But again, the controls.  Why does this pistol have no slide stop?  Did the designer ever use a handgun before?  Why does it have a grip safety?

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On 6/11/2018 at 2:09 PM, LoooSeR said:

Geksagon company apperently is making those mods.

BHGZBxKep7o.jpg

 

  Reveal hidden contents

CdXWWk7HzS0.jpg

 

I guess it's better than "RAILS . ALL THE RAILS"..

Still looks a bit odd.

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24 minutes ago, Sturgeon said:

That would be... Odd.

 

If they are I imagine the logic is that this is what we got, it can’t hurt to try.

 

It just seems like a 6.X cartridge with the velocity requirements for defeating body armor at long ranges is not viable in the barrel life you would need for a LMG.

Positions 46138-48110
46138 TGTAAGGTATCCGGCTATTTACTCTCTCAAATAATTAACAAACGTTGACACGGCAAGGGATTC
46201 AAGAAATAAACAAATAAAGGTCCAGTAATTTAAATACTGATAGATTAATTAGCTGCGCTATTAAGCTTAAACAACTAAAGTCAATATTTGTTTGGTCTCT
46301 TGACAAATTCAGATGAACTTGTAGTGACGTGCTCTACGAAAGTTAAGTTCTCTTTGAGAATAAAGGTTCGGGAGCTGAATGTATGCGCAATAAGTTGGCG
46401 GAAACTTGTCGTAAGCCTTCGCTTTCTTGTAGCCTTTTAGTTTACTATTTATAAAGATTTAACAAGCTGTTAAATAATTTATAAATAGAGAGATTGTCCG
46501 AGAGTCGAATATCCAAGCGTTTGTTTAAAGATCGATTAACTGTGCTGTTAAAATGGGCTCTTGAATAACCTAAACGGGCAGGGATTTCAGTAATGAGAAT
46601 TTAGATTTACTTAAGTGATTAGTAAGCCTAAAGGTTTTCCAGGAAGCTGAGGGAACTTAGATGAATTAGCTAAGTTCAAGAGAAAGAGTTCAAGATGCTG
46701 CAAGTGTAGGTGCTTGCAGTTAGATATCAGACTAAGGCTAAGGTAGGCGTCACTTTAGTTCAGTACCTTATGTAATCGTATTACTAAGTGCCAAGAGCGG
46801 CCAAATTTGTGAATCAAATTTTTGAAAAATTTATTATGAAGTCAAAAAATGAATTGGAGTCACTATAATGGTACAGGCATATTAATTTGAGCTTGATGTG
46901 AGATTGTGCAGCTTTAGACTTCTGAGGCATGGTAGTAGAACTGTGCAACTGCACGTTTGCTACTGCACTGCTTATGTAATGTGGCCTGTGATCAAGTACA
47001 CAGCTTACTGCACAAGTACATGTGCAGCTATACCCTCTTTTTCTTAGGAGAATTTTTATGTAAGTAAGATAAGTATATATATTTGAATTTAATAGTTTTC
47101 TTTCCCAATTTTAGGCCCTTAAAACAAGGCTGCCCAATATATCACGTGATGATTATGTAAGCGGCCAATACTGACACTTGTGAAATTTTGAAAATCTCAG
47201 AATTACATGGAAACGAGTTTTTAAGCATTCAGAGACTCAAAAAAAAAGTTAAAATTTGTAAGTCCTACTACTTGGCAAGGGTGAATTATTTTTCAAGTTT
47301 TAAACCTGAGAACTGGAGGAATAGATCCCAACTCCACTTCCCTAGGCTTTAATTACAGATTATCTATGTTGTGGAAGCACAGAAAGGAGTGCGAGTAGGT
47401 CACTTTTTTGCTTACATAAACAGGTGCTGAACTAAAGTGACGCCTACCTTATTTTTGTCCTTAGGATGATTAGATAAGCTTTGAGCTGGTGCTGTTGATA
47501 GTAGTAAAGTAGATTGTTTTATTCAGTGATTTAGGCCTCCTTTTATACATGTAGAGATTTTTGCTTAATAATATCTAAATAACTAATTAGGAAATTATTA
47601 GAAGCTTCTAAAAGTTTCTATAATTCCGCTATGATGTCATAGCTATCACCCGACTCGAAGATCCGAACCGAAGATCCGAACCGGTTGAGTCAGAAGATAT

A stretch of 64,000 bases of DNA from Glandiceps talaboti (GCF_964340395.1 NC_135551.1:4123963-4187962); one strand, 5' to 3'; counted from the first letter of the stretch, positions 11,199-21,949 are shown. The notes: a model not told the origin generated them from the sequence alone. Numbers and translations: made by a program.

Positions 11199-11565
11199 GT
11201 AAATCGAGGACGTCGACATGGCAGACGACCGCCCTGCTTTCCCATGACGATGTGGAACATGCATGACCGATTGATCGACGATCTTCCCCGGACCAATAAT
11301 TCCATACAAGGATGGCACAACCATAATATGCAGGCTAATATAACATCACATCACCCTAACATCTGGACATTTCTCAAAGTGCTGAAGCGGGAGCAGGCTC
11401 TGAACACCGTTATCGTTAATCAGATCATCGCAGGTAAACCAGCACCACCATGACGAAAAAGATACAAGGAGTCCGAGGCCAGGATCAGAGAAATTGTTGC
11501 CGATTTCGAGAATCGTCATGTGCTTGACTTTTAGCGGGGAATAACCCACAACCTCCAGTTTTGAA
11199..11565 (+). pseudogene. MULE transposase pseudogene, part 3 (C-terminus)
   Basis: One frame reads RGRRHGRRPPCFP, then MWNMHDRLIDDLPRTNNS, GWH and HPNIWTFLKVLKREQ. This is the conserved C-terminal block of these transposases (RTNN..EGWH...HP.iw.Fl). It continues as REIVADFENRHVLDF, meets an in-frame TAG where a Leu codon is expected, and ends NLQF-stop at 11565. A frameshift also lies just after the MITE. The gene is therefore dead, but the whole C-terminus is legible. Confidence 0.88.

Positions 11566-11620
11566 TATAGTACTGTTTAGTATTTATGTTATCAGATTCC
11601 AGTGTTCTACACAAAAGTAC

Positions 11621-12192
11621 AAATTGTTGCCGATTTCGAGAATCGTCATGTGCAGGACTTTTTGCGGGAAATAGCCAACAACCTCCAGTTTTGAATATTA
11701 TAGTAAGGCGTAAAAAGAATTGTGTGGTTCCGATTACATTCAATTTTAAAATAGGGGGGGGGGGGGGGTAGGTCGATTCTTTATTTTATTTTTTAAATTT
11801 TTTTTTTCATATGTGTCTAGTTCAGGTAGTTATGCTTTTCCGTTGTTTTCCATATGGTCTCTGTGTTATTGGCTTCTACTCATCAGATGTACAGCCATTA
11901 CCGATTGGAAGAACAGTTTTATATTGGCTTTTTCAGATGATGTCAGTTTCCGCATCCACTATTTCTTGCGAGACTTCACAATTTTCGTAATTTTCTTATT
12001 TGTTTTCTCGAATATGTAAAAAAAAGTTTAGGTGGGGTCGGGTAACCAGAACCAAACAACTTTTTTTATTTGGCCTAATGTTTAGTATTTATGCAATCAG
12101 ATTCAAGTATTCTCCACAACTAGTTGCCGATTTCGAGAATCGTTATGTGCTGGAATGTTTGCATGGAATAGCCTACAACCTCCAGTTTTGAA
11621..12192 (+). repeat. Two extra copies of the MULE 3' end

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13 hours ago, Ramlaen said:

I think GD really is proposing their .338 LWMMG for the NGSW.

 

boqaG9U.jpg

 

Call me funny but I'm thinking it's based on it's little brother, this guy.

 

http://patents.google.com/patent/US20100170385A1

 

I'm also really wondering if we'll see the Knight's rising chamber gun patent make an appearance as well...

https://patents.google.com/patent/US20050262750A1/en

 

This Knight's armament patent specifically.